The loading bay was cluttered with stacked furniture: dining room chairs, kitchen tables, old stereos, and record players as big as couches.
Julian waved a hand at a haphazard pile of boxes bearing dates. Loose papers spilled on the floor, covered in shoe prints. The old exterior sign leaned against the cardboard stack. Brittle-looking and faded from age and weather, it read Fullarton Bros. Silver & Gold.
“Don’t worry about stepping on this crap. It’s all getting chucked. My uncle could sweet talk anyone out of something he wanted, but he never got rid of anything himself.” He waggled his eyebrows. “Maybe that’s a good thing, eh?”
The Cheshire man barely registered the story. His eyes fixated on the large safe, equal in height to his six feet and with not one, but two combination dials.
“But I’ll bet this is where you keep the best stuff, huh?” He reached out and touched the larger dial.
“Sure. Let’s get down to business,” Julian said. “This is crazy, right? If this is the real thing . . . What did you say it was worth?”
“To a collector? I don’t know. Maybe a thousand bucks?”
“Awesome. I barely clear that in a week here. I can’t believe he was sitting on it this entire time. He never told anyone until he told me, and that was just before he died.”
“We agreed on a grand, right?” The older man shook the knapsack on his shoulder. “US Dollars.”
Julian placed his hand on the side of the safe. “And you’ve got cash?”
The older man nodded. “Yeah. That pretty well cleans me out. That and a bit for gas to get home.” He gave the dial a small twist. It clicked, and the hair on his arm stood on end.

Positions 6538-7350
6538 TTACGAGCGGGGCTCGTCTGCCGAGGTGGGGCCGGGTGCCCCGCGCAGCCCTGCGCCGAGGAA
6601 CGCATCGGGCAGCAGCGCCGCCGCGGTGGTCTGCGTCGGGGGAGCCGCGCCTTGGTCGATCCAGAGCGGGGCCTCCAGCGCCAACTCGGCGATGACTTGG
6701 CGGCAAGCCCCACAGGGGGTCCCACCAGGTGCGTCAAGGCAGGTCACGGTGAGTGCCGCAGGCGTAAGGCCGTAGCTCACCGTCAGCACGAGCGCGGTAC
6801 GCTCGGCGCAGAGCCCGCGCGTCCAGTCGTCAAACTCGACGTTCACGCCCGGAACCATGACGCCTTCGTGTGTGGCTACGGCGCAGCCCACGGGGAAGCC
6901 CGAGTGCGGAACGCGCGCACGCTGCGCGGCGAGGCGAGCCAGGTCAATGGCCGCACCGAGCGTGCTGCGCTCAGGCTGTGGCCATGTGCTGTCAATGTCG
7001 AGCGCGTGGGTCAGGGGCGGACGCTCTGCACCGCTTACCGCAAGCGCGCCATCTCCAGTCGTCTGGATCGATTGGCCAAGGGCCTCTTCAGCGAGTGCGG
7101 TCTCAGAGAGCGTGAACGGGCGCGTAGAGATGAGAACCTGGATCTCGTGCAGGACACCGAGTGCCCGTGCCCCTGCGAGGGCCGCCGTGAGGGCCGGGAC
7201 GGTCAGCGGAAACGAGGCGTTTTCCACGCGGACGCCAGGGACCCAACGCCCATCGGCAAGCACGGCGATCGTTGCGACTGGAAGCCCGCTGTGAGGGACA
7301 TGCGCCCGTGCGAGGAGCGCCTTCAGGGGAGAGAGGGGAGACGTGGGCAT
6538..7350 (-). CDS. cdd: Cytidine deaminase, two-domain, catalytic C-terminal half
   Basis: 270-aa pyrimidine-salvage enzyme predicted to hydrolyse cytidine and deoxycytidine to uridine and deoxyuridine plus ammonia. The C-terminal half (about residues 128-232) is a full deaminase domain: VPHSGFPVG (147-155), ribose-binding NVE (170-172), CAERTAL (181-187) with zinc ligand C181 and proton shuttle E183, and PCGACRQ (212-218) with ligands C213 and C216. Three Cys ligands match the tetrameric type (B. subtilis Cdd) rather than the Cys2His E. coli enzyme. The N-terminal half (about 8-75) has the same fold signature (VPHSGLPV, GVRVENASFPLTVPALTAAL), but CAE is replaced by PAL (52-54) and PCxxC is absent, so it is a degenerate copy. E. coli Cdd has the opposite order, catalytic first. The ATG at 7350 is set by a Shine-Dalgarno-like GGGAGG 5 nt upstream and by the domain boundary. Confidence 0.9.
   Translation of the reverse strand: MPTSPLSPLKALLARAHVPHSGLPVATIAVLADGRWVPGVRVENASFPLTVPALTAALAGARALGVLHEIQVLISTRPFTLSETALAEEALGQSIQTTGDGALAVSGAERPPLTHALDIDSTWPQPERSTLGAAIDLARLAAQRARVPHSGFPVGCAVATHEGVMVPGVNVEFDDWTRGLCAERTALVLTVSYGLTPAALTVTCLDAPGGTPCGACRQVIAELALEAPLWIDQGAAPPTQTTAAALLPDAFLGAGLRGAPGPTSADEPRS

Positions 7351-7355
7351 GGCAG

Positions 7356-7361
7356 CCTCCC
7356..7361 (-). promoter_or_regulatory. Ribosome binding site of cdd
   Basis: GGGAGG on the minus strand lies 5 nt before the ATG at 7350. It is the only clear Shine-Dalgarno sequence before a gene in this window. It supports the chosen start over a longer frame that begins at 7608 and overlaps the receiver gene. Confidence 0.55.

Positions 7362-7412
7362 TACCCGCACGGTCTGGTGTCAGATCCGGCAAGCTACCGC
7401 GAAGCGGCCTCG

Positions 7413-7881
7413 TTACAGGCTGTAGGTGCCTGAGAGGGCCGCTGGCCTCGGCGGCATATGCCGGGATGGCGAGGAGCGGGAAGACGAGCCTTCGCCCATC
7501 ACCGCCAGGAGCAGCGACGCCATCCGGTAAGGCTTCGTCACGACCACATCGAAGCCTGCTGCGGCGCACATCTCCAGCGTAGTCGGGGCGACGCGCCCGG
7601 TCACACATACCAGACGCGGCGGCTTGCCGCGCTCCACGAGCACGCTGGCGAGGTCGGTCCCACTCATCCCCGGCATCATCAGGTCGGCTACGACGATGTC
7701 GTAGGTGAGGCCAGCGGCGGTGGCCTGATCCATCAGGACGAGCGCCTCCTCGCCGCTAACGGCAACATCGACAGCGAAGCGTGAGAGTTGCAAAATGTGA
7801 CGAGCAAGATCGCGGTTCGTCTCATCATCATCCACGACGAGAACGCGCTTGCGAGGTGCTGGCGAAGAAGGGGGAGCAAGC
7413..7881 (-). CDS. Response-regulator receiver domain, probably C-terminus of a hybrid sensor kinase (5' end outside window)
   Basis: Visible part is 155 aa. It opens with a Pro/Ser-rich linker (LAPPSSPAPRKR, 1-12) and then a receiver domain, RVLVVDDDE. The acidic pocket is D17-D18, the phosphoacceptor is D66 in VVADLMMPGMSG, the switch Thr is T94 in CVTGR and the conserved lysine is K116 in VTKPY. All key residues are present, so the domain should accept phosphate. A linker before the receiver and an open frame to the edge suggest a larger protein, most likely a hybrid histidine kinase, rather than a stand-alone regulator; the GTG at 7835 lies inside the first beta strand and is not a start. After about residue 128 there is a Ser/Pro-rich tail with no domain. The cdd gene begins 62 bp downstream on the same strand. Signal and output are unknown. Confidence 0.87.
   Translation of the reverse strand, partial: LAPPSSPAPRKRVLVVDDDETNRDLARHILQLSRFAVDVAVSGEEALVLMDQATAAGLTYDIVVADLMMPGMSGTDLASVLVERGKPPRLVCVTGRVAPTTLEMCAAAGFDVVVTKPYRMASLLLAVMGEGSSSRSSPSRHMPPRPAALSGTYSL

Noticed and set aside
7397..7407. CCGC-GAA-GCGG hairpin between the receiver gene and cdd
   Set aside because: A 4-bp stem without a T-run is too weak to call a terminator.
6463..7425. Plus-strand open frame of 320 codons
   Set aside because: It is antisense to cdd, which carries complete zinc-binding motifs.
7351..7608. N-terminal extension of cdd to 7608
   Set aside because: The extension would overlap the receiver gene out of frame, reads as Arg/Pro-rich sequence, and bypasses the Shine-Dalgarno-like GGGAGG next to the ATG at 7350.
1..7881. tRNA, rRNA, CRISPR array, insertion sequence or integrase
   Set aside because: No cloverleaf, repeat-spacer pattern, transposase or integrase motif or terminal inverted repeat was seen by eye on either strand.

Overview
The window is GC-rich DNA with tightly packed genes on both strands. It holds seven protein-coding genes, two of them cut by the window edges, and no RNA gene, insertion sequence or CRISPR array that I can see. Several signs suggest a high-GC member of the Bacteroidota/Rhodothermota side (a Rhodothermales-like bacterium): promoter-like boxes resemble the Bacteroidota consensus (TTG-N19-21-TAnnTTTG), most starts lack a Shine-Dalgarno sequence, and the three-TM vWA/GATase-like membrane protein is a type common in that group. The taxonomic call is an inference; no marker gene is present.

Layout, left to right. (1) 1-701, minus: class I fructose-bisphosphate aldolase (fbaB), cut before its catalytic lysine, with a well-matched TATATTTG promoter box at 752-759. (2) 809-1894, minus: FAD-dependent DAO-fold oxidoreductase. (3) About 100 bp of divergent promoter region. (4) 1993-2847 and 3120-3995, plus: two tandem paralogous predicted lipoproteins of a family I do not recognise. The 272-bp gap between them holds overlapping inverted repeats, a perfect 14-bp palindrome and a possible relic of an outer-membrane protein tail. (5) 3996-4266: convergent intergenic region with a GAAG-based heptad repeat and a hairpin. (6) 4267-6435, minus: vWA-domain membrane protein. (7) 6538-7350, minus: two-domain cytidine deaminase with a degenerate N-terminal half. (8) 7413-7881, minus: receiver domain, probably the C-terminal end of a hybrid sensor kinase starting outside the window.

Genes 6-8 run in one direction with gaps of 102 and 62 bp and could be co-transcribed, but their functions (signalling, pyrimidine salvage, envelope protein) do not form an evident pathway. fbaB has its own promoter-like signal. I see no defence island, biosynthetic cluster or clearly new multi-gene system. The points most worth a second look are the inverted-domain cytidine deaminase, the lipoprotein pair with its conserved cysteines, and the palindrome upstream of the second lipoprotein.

Julian looked the Cheshire man in the eye for a long moment. He gave a quick nod, pulled back his hand, and dropped it into his pocket. His lanky body twisted as he struggled to pull out a bulky ring loaded with dozens of keys of various ages, shape, and size, sticking out in all directions.
“He was my mum’s brother, and my dad was a bit of a deadbeat. Uncle Kev took me under his wing a few years ago and asked me if I wanted to learn the business. Still, I never figured I’d take over the shop. Help me with this.”
Julian tapped the keyring against the side of a large, silver cash register, resting on a deep freezer he had been obscuring with his thin frame. He carried on talking as they lifted the heavy piece and lowered it to the ground. “He was pretty crafty, Kev was. Three years I worked here, and he kept this secret nearly the whole time. ‘You play your best cards last,’ he’d say.”
Julian tried the keys on the freezer, one after the other.
“Sometimes people would have to give him salmon or halibut, even venison, to pay back their loans and get their stuff. Turns out that it used to happen often enough that he got himself a freezer. You see it less and less now.”
He winked as he lifted the lid, clearly proud of his secret. “Best hiding spot in the house.”
The freezer was almost empty. Julian leaned in, his feet nearly leaving the floor before he straightened back up, holding two blocks of wood, held together with twisted wire. After some fussing, Julian separated the blocks to reveal a plastic freezer bag.
The Cheshire man took the bag with trembling hands.
This is real. I’m doing it.
“Can I take it out to see?” he asked, opening the bag.
“Careful, Dave.” Julian’s boastful tone was now tinged with uncertainty. “No one’s touched it in, like, forever.”
From the bag, the man who had lied about his name being David slid out a single American twenty-dollar bill. Time stood still as he took it all in. He’d seen thousands of twenties in his life, but this one was special. It pulsed with energy; a thrum that passed through his hand and up his arm.
“It’s real, right?” Julian said.